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FDA NEWS RELEASE
Update: On June 21, 2010, Judge Lance M. Africk in the Eastern District of Louisiana entered a consent decree of permanent injunction in this case. The defendants are now prohibited from processing and distributing food until they demonstrate to the FDA that their facility and processing equipment are suitable to prevent contamination in the food that they process, prepare, store, and handle. The defendants must, among other provisions in the consent decree, retain an independent sanitation expert and destroy all in-process and finished articles of food in the facility. Under the consent decree, once the company resumes operations, the FDA may require the company to recall products, cease production, or take other corrective actions if the agency discovers future violations.
For Immediate Release: March 17, 2010
Media Inquiries: Thomas Gasparoli, 301-796-4737, firstname.lastname@example.org
Consumer Inquiries: 888-INFO-FDA
The Department of Justice, in an action initiated by the U.S. Food and Drug Administration, is seeking a permanent injunction against A Chau Sprouting Co., a sprout grower in Gretna, La., company owner and manager Quang “Mike” Trinh, and Hue Nguyen, the company production manager.
The complaint, filed on March 16, 2010, in the U.S. District Court for the Eastern District of Louisiana, charges the defendants with violating the Federal Food, Drug, and Cosmetic Act by preparing, packing, and holding sprouts under insanitary conditions, where they may have become contaminated with filth.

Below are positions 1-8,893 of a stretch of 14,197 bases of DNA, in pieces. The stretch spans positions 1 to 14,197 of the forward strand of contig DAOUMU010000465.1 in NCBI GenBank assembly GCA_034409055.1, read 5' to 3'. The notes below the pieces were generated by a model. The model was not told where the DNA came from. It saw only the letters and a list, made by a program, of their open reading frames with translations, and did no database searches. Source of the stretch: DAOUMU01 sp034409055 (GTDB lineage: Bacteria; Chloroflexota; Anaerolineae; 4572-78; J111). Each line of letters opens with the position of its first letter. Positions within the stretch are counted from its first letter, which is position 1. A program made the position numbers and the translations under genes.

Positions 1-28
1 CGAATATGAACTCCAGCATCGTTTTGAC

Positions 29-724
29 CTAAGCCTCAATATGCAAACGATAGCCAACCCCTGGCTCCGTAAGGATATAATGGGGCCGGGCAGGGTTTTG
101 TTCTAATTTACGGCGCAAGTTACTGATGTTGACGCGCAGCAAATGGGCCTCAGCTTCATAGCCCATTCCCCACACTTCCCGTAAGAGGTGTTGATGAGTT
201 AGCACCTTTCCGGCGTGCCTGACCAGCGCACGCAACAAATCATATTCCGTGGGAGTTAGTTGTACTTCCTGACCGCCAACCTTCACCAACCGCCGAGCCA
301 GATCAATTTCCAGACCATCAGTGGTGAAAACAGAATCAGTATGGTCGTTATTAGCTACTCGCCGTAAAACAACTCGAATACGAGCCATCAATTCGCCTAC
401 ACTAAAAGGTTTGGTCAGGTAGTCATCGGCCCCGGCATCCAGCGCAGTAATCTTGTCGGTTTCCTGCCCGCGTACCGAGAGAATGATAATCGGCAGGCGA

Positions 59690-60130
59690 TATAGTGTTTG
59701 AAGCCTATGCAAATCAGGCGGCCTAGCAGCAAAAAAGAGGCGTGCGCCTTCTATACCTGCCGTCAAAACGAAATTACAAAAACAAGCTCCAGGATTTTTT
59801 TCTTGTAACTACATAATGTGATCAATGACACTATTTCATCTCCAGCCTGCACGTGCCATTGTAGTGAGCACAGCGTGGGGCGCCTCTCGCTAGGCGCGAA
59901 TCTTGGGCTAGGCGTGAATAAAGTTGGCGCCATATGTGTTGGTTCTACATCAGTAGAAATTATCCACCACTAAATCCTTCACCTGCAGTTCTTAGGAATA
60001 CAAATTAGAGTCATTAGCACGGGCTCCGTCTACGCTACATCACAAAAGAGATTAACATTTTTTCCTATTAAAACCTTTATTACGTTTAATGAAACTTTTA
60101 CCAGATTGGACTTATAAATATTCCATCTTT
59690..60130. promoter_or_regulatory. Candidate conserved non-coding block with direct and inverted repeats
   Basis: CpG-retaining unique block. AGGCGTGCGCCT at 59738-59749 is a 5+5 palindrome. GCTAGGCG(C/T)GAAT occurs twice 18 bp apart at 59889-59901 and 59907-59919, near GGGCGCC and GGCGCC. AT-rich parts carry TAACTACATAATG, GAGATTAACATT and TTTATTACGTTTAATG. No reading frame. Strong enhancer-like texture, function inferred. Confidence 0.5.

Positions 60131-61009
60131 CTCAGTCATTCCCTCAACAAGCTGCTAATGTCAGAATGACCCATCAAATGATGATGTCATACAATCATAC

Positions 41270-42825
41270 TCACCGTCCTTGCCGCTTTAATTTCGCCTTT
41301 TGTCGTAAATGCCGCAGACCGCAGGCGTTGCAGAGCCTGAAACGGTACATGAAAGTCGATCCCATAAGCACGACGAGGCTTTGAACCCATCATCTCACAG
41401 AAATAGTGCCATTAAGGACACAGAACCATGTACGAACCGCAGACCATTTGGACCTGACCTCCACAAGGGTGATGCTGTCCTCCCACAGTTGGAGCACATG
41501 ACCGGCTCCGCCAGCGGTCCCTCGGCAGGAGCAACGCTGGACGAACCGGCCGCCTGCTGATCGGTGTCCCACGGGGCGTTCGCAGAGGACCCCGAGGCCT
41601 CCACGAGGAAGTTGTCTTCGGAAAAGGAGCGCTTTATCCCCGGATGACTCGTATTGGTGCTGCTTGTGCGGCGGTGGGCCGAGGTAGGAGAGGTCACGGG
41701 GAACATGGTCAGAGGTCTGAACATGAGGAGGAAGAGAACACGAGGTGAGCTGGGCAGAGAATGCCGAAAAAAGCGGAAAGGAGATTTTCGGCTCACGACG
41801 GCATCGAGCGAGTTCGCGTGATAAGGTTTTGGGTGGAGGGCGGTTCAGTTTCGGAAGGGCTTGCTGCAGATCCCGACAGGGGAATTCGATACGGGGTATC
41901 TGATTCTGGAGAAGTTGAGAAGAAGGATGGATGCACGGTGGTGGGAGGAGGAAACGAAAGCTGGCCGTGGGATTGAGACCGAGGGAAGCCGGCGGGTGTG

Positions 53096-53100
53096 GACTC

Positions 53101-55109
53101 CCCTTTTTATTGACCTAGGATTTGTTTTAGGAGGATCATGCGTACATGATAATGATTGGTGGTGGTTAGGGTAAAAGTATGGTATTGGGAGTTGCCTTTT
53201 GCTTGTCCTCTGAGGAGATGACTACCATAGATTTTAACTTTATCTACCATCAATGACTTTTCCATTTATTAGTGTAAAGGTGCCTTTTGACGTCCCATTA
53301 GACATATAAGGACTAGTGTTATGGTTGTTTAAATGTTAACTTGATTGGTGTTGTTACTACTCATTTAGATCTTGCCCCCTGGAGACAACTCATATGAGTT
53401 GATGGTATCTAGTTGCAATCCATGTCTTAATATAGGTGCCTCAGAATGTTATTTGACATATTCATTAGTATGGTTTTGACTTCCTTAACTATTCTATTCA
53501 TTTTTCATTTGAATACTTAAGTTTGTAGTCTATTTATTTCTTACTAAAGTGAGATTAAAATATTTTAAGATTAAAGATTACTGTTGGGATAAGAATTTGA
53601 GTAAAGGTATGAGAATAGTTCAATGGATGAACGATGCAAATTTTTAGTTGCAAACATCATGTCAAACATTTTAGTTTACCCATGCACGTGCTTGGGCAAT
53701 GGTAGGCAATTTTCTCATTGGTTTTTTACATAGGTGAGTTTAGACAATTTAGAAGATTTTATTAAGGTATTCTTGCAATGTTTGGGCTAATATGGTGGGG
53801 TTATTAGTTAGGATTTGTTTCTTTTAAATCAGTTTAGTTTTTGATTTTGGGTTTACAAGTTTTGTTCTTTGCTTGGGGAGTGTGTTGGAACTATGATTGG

“The agency has repeatedly warned the company over several years that corrective actions need to be taken in this facility,” said Michael Chappell, acting associate commissioner for regulatory affairs at the FDA. “While no illnesses have been reported to date, this action is necessary to ensure that it remains that way.”
The ready-to-eat sprouts are distributed to wholesale suppliers, who in turn distribute them to customers located in Gulf Coast states, including Louisiana, Mississippi, Alabama, Florida, and Texas.
Five FDA inspections over the past nine years, including an inspection conducted between August 2009 and September 2009, revealed that the defendants failed to implement basic food sanitation principles and practices for their sprout growing operation, according to the complaint.
The complaint alleges violations that include equipment and facilities that were unclean or unable to be sufficiently cleaned, insanitary employee practices, and a poorly maintained facility.
For more information on food safety, please visit www.foodsafety.gov.